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What's your business worth to you?

© December 2005 Tony Lawrence

Sometimes people who don't know much about self employment view it in one of two ways: it's either something to do in between "real" jobs, or the whole point is to build it fast, sell it for a lot of money and repeat if "a lot" wasn't quite enough to buy that private island.

For most of us though, a "real" job is only something we'd consider as a last resort so it's more likely to be the other way around: "real" jobs are what we did in between being self employed, and then only if we had no other choice. As to selling out, that's not something we think too much about.

A few years back, I had an email from someone who inquired about my main website, aplawrence.com. Would I be interested in selling?

I responded that I would if the price were right, which is absolutely true. I honestly forget what offer he came back with, but I think it was about $50,000.00. I told him I'd need about 80 times that figure, which he found highly amusing. After all, the site was bringing in less than $15,000 a year in advertising revenue, so he felt his offer was quite generous. And it was, if I were only interested in the "build it fast, sell it for a lot of money and repeat" philosophy.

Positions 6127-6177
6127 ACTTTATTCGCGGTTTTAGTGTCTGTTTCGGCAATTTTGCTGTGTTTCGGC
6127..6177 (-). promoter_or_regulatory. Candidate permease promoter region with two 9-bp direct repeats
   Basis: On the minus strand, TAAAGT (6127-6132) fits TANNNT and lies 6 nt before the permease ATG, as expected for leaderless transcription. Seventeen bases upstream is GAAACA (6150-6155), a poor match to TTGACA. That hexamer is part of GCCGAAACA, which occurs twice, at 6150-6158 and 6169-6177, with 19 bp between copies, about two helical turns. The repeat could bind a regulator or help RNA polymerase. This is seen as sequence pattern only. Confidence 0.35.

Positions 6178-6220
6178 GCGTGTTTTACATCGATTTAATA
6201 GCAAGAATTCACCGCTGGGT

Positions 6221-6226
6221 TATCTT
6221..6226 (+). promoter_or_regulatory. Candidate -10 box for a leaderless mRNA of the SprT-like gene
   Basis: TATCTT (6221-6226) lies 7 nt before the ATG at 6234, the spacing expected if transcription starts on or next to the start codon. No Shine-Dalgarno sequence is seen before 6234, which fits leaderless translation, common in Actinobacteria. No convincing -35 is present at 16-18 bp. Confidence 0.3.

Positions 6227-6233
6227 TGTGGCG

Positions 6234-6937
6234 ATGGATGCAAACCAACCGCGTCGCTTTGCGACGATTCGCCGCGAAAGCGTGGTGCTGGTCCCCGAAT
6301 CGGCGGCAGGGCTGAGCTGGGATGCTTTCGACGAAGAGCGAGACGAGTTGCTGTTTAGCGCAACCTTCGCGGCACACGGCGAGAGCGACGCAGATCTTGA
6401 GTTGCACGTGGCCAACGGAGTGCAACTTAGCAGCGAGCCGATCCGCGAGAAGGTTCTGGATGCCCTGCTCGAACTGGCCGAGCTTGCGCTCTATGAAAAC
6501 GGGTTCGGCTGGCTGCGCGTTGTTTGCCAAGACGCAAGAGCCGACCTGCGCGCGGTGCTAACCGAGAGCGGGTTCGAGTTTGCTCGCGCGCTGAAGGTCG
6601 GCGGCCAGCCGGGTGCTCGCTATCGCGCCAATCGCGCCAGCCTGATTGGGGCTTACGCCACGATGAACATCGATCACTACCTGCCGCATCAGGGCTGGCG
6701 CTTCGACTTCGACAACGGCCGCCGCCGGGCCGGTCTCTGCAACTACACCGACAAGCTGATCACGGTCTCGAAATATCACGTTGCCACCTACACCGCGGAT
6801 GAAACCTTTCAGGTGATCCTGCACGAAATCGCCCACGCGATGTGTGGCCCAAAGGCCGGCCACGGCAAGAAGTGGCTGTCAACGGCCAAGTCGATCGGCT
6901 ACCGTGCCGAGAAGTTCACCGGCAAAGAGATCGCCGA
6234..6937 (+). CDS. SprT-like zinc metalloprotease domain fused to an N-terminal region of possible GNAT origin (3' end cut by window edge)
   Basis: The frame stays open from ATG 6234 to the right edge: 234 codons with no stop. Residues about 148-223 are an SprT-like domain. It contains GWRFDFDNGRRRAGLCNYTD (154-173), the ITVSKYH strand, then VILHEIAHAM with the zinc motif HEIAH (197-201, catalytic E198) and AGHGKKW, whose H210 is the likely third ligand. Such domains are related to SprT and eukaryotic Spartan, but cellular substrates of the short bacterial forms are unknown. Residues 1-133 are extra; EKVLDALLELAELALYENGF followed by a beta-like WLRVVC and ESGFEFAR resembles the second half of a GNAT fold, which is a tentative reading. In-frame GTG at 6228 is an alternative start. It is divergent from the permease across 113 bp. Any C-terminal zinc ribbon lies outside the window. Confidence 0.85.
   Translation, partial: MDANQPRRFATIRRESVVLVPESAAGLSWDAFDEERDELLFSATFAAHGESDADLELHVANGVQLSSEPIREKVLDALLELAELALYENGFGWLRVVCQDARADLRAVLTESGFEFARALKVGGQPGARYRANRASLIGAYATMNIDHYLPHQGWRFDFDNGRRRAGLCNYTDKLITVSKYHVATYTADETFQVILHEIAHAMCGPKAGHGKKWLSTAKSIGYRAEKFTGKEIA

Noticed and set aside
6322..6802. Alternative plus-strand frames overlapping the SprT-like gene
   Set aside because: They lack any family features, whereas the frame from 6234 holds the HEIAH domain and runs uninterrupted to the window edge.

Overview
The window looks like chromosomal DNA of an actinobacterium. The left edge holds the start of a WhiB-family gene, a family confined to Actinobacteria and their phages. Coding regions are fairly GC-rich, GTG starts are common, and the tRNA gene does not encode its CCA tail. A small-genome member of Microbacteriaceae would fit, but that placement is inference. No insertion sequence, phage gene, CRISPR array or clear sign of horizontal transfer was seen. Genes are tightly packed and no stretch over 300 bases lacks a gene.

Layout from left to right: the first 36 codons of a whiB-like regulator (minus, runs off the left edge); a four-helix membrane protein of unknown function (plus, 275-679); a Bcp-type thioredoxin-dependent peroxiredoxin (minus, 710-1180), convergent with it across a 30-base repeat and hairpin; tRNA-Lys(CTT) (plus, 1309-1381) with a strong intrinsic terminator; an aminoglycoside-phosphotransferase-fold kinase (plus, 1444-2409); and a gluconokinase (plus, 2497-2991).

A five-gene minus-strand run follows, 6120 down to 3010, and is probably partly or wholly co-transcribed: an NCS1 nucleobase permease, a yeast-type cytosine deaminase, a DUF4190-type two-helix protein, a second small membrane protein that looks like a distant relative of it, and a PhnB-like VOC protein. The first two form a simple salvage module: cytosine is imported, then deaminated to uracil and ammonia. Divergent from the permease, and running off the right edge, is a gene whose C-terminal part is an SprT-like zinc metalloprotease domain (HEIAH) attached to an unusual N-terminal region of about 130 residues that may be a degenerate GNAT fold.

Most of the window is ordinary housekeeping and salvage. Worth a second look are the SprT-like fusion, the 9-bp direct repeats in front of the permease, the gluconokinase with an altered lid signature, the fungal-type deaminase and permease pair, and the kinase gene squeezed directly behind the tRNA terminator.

But in fact, that site is the main magnet for my consulting business also. That's the business that keeps me in the lifestyle I enjoy. If I gave up that site, I wouldn't kill my consulting business (he wasn't buying that), but it would definitely suffer, and I'd have to find some other way to advertise and attract new clients. While $50,000.00 is a healthy offer for a website, it couldn't pay my bills for very long. If I was going to sell, I wanted enough money to retire. Not that I necessarily would stop working, but I'd want enough to be able to quit if I wanted to.

If working for myself was something I did "between jobs", I might have snapped at that bid also, especially if I had a job offer in hand or knew I would be getting one soon. That money would be a nice payout on my work. But I like what I do, and have no interest in "real" jobs. So again the offer was far too low for me to consider.

I suspect that's true for a lot of the self-employed. Your business may not be worth a tremendous amount to someone else, but it's worth an awful lot to you because you like what you do and you like the self employed life style. You aren't going to give that away cheaply.

Got something to add? Send me email.

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